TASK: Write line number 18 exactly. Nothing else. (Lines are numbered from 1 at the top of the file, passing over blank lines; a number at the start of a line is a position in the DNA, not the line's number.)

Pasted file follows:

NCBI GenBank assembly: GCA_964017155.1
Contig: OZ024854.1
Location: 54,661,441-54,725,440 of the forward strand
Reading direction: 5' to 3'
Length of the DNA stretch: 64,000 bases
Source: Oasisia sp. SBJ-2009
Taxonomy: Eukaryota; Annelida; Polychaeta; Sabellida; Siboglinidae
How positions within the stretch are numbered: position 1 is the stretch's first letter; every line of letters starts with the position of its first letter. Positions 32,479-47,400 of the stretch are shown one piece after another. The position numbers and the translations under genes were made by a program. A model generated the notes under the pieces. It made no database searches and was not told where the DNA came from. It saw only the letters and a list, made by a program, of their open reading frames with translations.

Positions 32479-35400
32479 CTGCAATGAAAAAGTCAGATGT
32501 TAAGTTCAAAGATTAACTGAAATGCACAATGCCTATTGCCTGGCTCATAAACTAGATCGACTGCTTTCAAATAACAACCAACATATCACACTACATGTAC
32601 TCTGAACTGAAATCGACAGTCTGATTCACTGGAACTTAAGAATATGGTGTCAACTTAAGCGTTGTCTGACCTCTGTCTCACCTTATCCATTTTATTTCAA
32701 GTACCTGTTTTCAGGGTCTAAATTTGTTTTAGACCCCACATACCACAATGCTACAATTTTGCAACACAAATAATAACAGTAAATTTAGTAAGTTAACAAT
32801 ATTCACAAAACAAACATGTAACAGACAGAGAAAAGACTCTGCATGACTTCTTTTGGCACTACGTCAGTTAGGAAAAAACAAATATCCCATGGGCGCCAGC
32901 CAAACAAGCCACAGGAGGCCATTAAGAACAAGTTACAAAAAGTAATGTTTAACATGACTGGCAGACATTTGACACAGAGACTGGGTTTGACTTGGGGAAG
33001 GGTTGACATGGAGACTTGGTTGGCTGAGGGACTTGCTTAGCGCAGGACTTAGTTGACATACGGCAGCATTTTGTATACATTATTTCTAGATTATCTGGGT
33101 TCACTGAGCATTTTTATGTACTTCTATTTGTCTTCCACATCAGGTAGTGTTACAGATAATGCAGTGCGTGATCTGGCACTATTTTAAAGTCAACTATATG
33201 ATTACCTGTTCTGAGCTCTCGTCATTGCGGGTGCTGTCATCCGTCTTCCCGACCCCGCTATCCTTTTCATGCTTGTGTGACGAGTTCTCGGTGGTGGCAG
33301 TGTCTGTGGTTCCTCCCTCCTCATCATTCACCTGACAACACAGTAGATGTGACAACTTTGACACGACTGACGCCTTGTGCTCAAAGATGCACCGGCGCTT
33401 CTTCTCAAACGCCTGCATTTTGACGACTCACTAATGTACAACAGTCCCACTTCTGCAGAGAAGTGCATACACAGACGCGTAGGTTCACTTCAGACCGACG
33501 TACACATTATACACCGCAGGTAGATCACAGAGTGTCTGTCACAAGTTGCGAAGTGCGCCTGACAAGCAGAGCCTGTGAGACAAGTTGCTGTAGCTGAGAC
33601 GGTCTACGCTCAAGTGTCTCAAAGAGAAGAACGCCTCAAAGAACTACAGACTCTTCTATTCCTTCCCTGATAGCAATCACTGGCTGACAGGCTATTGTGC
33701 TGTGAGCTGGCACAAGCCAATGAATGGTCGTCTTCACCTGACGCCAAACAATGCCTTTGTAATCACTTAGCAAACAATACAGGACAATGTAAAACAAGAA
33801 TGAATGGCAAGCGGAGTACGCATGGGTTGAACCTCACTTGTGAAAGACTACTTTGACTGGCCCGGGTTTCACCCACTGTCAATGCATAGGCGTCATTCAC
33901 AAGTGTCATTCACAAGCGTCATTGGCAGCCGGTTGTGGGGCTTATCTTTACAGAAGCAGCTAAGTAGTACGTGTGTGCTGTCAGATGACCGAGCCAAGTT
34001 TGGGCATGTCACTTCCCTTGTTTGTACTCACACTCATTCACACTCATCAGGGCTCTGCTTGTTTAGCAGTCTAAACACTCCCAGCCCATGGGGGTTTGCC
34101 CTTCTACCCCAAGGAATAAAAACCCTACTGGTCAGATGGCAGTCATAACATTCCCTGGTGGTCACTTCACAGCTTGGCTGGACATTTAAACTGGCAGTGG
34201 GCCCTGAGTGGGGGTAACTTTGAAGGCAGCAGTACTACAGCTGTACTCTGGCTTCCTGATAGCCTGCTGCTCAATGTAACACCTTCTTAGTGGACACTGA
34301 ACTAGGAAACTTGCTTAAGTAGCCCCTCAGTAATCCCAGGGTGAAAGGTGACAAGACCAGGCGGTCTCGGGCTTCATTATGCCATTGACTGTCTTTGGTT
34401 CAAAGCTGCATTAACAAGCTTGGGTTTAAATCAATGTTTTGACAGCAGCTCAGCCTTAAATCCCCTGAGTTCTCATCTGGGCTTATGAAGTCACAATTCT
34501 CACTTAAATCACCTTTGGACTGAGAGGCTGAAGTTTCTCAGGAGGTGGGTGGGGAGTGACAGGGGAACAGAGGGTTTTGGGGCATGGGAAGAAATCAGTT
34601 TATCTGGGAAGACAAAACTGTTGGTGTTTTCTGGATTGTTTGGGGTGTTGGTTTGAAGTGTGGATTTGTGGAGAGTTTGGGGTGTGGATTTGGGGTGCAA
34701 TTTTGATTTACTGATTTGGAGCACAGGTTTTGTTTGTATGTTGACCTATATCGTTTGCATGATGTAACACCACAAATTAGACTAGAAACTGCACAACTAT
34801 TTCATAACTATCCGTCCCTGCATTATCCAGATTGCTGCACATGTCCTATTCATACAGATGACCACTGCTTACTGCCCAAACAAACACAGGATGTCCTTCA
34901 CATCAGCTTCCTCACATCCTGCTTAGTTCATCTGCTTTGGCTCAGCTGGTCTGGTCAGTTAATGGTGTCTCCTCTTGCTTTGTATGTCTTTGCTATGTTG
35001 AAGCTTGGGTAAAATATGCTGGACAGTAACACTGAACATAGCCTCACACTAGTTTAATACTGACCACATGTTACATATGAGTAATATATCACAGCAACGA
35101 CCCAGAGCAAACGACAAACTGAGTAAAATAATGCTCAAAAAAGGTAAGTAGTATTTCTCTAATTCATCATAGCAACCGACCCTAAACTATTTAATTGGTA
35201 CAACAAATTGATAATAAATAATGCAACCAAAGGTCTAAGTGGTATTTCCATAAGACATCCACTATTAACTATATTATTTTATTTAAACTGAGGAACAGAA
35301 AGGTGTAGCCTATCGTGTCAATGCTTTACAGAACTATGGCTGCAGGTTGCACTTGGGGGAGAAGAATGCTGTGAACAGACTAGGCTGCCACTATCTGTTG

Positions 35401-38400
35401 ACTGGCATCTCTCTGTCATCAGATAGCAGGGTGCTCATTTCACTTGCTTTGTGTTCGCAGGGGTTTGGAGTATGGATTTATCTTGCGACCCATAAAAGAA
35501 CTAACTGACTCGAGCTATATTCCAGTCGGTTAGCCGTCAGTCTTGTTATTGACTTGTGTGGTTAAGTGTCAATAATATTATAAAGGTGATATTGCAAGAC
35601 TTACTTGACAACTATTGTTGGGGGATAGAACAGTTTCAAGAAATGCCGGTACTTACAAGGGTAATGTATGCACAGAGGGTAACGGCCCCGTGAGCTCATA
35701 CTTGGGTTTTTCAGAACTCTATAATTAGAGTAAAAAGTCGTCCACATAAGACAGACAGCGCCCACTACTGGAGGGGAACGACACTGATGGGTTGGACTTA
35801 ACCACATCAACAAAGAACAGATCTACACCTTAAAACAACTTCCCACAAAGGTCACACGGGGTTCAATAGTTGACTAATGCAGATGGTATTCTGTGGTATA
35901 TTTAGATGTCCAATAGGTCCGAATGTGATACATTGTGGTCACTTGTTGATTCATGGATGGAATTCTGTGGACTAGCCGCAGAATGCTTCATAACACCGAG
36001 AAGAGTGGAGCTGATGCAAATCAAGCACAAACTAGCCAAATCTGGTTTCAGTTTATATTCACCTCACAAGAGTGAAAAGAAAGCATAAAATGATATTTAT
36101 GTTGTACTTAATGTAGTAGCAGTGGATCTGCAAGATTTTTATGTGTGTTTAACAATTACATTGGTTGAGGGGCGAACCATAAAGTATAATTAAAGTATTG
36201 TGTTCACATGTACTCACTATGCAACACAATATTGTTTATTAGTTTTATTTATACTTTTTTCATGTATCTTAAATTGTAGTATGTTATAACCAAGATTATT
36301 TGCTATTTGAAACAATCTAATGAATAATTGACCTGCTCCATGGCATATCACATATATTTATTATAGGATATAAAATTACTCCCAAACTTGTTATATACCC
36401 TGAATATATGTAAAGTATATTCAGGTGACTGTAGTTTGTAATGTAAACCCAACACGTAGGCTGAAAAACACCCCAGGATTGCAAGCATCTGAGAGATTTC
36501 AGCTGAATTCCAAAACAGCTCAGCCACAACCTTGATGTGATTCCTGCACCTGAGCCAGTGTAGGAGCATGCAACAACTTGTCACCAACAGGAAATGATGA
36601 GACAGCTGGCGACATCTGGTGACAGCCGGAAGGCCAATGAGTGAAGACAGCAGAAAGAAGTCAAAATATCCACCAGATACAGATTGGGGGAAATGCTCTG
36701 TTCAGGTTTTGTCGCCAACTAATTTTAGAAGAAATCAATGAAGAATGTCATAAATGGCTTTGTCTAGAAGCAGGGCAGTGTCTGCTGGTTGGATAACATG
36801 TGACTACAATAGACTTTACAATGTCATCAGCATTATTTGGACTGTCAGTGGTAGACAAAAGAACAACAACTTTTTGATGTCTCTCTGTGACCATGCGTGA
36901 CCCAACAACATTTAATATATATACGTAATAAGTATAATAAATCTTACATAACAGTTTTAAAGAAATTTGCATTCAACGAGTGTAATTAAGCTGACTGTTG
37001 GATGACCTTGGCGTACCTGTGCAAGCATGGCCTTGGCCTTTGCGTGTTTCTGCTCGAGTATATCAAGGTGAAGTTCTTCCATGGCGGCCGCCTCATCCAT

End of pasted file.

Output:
33201 ATTACCTGTTCTGAGCTCTCGTCATTGCGGGTGCTGTCATCCGTCTTCCCGACCCCGCTATCCTTTTCATGCTTGTGTGACGAGTTCTCGGTGGTGGCAG